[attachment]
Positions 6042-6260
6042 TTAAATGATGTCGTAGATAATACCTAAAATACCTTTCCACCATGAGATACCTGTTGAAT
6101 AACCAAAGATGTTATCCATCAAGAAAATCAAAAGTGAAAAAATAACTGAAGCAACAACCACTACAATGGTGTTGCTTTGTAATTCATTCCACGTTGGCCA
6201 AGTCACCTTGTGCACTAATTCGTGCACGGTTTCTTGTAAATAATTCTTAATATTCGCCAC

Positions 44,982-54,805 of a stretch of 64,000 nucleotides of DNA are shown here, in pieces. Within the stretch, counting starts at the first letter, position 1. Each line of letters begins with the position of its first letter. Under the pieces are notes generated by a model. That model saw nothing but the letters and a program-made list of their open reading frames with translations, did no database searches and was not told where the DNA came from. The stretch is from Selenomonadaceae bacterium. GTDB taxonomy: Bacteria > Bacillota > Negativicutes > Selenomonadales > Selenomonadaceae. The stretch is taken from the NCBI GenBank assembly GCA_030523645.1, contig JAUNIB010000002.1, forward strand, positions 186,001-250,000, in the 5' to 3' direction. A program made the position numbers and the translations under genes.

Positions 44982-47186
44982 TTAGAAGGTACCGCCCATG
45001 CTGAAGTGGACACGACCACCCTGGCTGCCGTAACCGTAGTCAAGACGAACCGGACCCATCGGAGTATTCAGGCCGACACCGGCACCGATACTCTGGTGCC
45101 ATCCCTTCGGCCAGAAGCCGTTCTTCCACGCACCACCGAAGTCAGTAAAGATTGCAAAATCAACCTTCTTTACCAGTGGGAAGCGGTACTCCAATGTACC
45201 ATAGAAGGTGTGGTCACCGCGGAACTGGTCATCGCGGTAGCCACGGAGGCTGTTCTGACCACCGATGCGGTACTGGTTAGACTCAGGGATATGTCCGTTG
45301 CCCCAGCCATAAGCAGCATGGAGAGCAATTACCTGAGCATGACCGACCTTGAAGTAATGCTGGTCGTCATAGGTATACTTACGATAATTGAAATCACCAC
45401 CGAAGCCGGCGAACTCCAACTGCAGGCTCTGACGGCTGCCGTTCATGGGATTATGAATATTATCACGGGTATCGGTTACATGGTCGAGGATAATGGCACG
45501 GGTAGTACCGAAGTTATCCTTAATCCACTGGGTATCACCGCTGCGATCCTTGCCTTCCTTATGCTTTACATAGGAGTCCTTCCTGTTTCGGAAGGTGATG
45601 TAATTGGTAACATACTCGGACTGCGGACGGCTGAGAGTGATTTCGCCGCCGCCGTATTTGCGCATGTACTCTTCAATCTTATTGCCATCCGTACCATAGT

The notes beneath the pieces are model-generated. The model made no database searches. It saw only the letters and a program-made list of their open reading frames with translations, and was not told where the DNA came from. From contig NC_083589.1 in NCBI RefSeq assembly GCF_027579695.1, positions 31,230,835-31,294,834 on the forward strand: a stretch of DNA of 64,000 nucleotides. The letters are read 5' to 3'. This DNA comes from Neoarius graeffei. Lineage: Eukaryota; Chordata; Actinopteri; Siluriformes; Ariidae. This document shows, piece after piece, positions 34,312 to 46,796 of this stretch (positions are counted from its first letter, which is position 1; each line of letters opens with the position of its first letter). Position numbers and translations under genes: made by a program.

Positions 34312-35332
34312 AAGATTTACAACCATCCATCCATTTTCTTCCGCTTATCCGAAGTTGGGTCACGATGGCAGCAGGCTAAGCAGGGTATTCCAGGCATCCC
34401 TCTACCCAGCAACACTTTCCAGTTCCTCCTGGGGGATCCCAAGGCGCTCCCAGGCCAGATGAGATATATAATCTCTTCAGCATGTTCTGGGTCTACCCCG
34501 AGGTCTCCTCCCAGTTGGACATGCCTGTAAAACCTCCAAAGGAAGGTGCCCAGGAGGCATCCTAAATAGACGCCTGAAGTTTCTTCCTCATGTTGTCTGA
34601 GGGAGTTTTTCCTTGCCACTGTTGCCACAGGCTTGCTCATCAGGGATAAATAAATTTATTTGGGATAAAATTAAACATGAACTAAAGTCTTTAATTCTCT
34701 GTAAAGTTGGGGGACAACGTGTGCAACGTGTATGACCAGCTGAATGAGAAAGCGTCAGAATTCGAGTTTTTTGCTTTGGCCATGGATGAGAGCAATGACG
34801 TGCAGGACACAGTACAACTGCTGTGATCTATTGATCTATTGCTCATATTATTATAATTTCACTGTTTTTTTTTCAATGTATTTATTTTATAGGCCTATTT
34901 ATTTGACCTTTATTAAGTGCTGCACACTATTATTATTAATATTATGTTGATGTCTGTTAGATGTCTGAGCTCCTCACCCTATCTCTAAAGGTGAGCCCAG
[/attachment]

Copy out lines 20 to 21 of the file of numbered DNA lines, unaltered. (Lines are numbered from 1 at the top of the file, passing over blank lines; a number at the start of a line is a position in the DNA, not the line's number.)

34601 GGGAGTTTTTCCTTGCCACTGTTGCCACAGGCTTGCTCATCAGGGATAAATAAATTTATTTGGGATAAAATTAAACATGAACTAAAGTCTTTAATTCTCT
34701 GTAAAGTTGGGGGACAACGTGTGCAACGTGTATGACCAGCTGAATGAGAAAGCGTCAGAATTCGAGTTTTTTGCTTTGGCCATGGATGAGAGCAATGACG